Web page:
Updates from the Branch

  • To mark this year's Europe Day, we spoke with people around the country about why - despite Brexit - they are still European.

    Sally, a European Movement member, took time out to speak to us about why she believes that the UK will one day return to its place at the heart of Europe.

    "When my mother fled to the UK from Germany," Sally told us, "she was welcomed and given the opportunity to build a life here. She took this country into her heart, starting a family and giving decades of service to the NHS.

    "There are so many more stories like mine, of families, relationships and careers that have been able to flourish thanks to the openness between Britain and the rest of Europe. We can't and won't let Brexit take all this away from us. I believe in taking down walls, not putting them up.

    "I know there are hundreds of thousands more people, up and down the country, who still hold strong to European values and believe in friendship and cooperation across borders."

    Watch her story here:

    Another one of those stories is the story of Gui and Leo, two Portuguese citizens living in the UK, who had to overcome the difficulties and fears of Brexit to be together.

    "I thought it was really a more progressive country and open," said Gui, "and Brexit made me think it's more closed. If we have a family and our kids want to move or study abroad, then this is something we will really have to think about."

    "It made me think that maybe we are not welcome here," Leo added, "We want to keep dreaming."

    "It's insane, how many cultures you have here in the UK. What European Movement is doing is really important for British and European society."

    Watch their story in full here:

    So this Europe Day, let's celebrate our European identity together.

    If you have a European Movement pin badge, wear it proudly. Share why you're #StillEuropean on social media, or by starting a conversation with people you meet today.

  • published YEM event in News from European Movement UK 2023-04-27 16:21:56 +0100

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  • published Security & Migration in Brexit Briefings 2023-02-10 13:15:56 +0000

    'Taking back control of our borders’ was one of the main slogans of the Vote Leave campaign, which told its supporters that immigration would go down.

    That has not happened – immigration from the EU has gone down but overall immigration has not. Despite that, there are still labour shortages in key areas – including the NHS - where EU workers had previously filled gaps.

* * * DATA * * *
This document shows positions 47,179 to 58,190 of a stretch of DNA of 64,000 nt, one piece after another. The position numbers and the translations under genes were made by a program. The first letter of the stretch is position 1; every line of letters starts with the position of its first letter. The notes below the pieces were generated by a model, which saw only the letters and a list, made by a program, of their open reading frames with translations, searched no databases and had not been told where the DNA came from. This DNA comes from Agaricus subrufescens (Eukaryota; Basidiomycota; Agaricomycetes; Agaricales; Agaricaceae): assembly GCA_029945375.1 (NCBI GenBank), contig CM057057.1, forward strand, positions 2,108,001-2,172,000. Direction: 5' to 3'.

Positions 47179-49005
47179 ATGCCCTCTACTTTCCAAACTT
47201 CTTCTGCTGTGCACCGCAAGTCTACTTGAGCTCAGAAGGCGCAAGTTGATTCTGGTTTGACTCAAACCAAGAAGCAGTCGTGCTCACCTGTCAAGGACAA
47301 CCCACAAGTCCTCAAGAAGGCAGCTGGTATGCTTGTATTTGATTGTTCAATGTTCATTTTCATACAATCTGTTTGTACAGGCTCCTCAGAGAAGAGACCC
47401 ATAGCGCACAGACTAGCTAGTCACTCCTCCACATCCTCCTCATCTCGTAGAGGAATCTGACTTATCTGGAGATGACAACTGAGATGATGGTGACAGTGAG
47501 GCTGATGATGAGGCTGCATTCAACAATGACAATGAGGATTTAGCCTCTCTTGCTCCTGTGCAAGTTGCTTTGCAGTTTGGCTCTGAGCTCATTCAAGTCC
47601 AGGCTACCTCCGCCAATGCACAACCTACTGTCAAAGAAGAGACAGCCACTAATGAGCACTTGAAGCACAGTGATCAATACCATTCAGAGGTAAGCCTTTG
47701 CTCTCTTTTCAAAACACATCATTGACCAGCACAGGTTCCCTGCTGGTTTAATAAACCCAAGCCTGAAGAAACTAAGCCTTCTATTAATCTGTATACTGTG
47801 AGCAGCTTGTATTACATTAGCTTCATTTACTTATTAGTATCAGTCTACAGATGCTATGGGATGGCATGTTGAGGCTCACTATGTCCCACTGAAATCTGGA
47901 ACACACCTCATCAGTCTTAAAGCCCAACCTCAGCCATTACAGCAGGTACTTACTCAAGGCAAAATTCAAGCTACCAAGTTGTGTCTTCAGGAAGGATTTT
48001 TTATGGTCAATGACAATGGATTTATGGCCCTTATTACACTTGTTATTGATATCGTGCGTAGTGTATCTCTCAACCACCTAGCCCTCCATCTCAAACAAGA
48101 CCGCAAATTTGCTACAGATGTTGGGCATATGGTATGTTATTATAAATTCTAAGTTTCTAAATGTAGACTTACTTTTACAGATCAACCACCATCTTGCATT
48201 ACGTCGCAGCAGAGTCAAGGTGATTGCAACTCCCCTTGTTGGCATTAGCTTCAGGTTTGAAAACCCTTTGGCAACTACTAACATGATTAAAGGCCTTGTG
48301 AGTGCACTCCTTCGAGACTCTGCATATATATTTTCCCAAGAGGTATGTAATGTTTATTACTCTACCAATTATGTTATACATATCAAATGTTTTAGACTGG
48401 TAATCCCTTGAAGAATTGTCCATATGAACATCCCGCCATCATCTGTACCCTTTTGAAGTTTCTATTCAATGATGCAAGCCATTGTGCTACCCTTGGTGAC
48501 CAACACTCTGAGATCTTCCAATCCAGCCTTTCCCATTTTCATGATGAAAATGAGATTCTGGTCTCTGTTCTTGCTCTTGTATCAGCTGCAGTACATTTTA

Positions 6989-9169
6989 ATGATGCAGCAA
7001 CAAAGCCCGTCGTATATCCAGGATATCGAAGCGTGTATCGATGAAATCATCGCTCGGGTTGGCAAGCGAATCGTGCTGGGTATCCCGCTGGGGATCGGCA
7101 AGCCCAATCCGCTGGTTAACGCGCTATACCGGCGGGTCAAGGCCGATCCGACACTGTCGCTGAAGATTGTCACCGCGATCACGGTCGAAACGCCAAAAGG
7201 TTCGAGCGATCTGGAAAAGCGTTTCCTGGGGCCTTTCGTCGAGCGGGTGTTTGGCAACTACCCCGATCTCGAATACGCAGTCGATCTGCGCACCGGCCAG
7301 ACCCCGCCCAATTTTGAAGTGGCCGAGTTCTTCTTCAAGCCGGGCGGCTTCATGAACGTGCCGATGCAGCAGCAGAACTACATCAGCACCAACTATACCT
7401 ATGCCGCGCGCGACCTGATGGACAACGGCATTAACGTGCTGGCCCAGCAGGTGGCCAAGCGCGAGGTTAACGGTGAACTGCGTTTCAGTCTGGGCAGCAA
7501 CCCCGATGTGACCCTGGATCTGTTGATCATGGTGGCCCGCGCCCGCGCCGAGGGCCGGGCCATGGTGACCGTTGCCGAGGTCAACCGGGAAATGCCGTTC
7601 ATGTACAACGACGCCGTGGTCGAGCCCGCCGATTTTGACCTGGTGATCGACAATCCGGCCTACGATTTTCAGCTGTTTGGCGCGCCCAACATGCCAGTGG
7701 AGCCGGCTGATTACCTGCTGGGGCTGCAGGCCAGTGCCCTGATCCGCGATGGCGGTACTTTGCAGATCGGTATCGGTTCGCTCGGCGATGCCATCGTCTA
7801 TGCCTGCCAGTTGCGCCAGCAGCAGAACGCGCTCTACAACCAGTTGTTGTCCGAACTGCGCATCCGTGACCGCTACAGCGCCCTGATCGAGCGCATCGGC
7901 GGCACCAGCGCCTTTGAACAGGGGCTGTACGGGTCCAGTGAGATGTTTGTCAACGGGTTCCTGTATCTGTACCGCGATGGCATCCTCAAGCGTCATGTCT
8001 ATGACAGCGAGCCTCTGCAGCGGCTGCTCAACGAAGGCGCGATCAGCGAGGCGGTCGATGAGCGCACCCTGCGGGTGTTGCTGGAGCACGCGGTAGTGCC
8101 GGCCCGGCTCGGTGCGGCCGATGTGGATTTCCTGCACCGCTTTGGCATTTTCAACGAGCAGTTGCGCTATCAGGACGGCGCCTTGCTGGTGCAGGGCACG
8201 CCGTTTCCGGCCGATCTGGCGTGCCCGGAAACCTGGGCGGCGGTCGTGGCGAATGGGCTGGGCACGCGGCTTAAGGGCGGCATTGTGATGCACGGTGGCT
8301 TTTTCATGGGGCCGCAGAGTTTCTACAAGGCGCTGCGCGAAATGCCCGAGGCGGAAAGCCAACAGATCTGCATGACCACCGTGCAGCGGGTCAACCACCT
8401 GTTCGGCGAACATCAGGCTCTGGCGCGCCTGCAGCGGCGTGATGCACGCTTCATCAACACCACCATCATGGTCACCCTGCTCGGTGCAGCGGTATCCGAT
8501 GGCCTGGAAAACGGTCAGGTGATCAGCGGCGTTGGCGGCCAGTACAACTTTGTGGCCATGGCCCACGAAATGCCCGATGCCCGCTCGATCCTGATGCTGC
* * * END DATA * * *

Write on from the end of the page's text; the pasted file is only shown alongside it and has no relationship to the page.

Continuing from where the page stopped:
Neither has Brexit led to a reduction in irregular migration, notably across the Channel. Indeed, by removing the UK from the EU’s ‘Dublin Regulation’, it has made it more difficult to return asylum seekers to EU countries where they first arrived, for their claims to be processed there.

    The UK is not part of European schemes – it opted out of these even before Brexit - to encourage the migration of skilled people or to provide legal routes to resettle people from war-torn parts of the world. If there are no legal routes, desperate people will try other means.

    The UK receives – and always has received - relatively few asylum claims compared to many EU countries: in 2021, EU countries overall received about double the number of applications per capita as the UK. In 2020, when compared with EU countries, the UK ranked 14th in terms of the number of asylum applications per capita.

    Brexit has also made it more difficult to work and exchange crime and justice information with authorities in EU countries, notably to prevent known criminals from entering the UK. In particular, UK border authorities no longer have instant access to the full data held by authorities in the EU. The UK is no longer a member of the EU’s crime-fighting body Europol.

    The UK is now also outside the European Arrest Warrant scheme, which means it is now more difficult to extradite to the UK from Europe people who have committed serious offences in the UK. In the past, the EAW enabled the arrest of, for example, terrorists who had plotted explosions in London in 2005. Between 2009 and 2014, 63 suspects for child sex offences, 27 for rape and 44 for murder were extradited back to Britain to face charges.

    All this means Brexit has left the UK more vulnerable to organised crime, including terrorism, major financial crime and people trafficking.

    Over 630 000 people applied for asylum in the EU (about 14 per ten thousand of population) compared to under 50 000 in the UK (about 7.5 per ten thousand of population) – source UN. 

  • published The Retained EU Law Bill in Brexit Briefings 2023-02-10 13:11:56 +0000

    Retained EU Law Bill 

    Democrats need to be vigilant about talk of ‘Brexit opportunities’ and especially the Retained EU Law Bill tabled on 22 September 2022 and passed by 280 votes to 225 at its second reading on 25 October.